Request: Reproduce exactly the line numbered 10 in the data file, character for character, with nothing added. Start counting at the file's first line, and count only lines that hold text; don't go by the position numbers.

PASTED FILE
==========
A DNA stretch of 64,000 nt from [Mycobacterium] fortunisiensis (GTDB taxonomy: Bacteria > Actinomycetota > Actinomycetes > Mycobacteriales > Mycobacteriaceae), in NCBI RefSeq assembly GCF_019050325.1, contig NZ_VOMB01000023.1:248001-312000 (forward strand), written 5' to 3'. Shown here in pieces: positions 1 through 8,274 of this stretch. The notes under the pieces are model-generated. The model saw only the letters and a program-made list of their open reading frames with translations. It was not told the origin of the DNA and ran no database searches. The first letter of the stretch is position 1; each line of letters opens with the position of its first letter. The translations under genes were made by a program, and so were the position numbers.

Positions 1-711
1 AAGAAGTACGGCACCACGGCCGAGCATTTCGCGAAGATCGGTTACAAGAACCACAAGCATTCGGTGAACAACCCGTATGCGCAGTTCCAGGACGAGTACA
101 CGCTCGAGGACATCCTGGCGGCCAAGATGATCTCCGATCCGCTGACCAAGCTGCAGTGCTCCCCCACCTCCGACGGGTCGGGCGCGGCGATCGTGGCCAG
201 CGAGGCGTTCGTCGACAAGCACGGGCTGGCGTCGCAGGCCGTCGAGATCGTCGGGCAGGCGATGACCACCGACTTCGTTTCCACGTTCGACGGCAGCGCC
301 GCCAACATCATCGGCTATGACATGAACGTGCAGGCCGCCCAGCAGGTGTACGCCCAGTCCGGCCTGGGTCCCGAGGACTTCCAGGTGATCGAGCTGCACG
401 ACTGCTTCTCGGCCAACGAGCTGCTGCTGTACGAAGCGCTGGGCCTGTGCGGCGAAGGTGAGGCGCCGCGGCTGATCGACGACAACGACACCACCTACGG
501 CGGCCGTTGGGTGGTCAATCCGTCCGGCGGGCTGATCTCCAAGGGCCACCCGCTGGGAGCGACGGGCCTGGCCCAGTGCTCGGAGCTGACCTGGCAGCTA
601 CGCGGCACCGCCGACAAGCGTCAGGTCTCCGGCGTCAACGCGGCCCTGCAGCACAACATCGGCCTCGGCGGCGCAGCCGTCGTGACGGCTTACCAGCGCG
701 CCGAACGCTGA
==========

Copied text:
701 CCGAACGCTGA